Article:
Kedgeree

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kedgeree ptrait

Kedgeree is an old Anglo-Indian breakfast dish that was brought over to the Victorians in the days of the Raj. You will find several versions, some use spices whilst others do not. It all depends on whether you feel its roots are more Anglo or Indian.

A prerequisite is always the inclusion of smoked haddock, something that was added after the dish was firmly established in the UK, although here in the Pacific Northwest I have used smoked sablefish which makes a mighty fine substitute. It’s rich though, so I also used a plainer, albeit still meaty white fish. If you can’t source either, Bar Harbor dos an awesome can of natural smoked wild kippered herring which I was blown away by recently and would happily use instead. I have also chosen to include turmeric because of its healing qualities but if you don’t tolerate it, as is the case with my son, then leave it out.

Kedgeree process

If you’re in any way a fan of Downton Abbey, you will definitely be wanting this on your menu — for breakfast, as it was originally served, and ideally in a fine tureen should you want to keep up with the Crawleys. But to be honest I could eat this any time, any place, anywhere and out of anything.

kedgeree lscape
Kedgeree
 
Prep time
Cook time
Total time
 
Serves: 4
Ingredients
  • ½ lb smoked sablefish or smoked haddock, skin on
  • 1¼ lb cod, lingcod or other firm white fish, skin on
  • 1 bay leaf
  • 1 tablespoon solid fat, such as coconut oil or lard
  • 1 onion, thinly sliced
  • ½ teaspoon turmeric powder
  • 1 large cinnamon stick, snapped in half
  • 1 large cauliflower, divided into large florets
  • 3 tablespoons finely chopped curly parsley
  • 2 tablespoons finely chopped dill
  • Generous pinch sea salt
  • Lemon wedges to serve
Instructions
  1. Put the fish skin side down into a large sauté pan with the bay leaf and cover with filtered water.
  2. Bring up to a simmer and poach gently for about 5 minutes until just cooked.
  3. Remove the fish and bay leaf with a slotted spoon onto a large plate and set aside somewhere warm.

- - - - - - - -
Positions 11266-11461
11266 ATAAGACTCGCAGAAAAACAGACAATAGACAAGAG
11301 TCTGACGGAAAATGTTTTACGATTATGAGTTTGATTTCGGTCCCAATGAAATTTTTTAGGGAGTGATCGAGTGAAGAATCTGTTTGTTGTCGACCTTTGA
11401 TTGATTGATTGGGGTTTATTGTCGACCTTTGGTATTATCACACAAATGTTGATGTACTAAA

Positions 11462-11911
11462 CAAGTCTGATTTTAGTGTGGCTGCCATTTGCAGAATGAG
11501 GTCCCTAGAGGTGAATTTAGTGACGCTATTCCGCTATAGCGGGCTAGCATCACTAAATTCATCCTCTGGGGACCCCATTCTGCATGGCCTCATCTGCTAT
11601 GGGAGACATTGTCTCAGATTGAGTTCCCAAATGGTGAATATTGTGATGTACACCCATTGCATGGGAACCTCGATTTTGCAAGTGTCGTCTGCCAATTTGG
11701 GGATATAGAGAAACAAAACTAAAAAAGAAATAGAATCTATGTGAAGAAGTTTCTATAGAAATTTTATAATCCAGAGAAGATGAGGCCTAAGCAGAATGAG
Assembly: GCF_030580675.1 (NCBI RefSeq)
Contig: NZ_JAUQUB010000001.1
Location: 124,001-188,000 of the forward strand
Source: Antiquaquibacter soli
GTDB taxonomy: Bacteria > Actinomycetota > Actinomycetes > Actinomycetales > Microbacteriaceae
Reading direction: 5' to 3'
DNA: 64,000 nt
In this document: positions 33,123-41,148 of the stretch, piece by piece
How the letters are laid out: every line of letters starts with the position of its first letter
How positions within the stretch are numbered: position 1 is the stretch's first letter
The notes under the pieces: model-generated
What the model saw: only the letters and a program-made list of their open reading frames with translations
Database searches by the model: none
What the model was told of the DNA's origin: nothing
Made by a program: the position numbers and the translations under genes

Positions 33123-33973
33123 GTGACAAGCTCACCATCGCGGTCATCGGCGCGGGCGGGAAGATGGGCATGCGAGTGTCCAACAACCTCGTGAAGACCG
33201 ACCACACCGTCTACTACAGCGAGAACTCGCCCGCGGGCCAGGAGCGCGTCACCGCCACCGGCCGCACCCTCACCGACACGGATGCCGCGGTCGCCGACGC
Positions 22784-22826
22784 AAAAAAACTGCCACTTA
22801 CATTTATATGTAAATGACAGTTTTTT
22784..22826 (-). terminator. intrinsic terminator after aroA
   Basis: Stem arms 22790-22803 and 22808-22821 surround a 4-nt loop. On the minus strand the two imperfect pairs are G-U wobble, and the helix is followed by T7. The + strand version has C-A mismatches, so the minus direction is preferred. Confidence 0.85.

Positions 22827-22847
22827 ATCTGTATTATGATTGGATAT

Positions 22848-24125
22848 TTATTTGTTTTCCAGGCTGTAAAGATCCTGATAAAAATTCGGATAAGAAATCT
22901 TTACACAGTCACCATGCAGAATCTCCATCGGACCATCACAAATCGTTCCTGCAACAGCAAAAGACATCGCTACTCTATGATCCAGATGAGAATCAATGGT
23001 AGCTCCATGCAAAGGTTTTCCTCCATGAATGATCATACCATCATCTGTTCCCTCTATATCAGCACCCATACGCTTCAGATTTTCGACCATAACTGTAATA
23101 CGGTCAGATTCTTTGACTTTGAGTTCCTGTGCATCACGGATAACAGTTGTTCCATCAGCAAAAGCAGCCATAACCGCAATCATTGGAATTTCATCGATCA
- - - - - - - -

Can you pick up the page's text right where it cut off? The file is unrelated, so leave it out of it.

4. Pour the liquor through a sieve into a large jug and keep aside.
  5. Wipe out the pan.
  6. Put the cauliflower florets into a food processor fitted with the "S" blade and pulse 4 or 5 short times until the cauli is slightly larger than plump grains of rice.
  7. Heat the fat in the pan and add the onions. Gently sweat them for 6-8 minutes until soft and translucent.
  8. Stir in the turmeric, cinnamon stick and reserved bay leaf and cook another minute or two. Now add the cauliflower and stir to combine with the onions and take on the turmeric color.
  9. Add ½ cup of the poaching liquor and cook for around 5 minutes until it is just tender with a little bite to it still.
  10. Remove the skins from the fish and break the flesh into large flakes. Add this to the cauli and quickly warm through. Now throw in the herbs, give a final stir and serve immediately with lemon wedges on the side.

About Kate Jay

Kate Jay is the blogger behind Healing Family Eats, since June 2014. Diagnosed years ago as hypothyroid, she and her family were already following the GAPS diet for digestive issues when Kate noticed swelling consistent with RA (something her grandmother had severely). She set up her AIP food blog (incorporating GAPS) as motivation for making the restricted diet as exciting as possible for her children, who felt they missed out on the junk their friends took to school. Originally a classically trained chef, who freelanced with popular food magazines and event organisers in the UK, she now focuses on creating simple, nutritionally dense and balanced family meals, without compromising on flavour. Find her also on Facebook, Pinterest, Twitter and Instagram.

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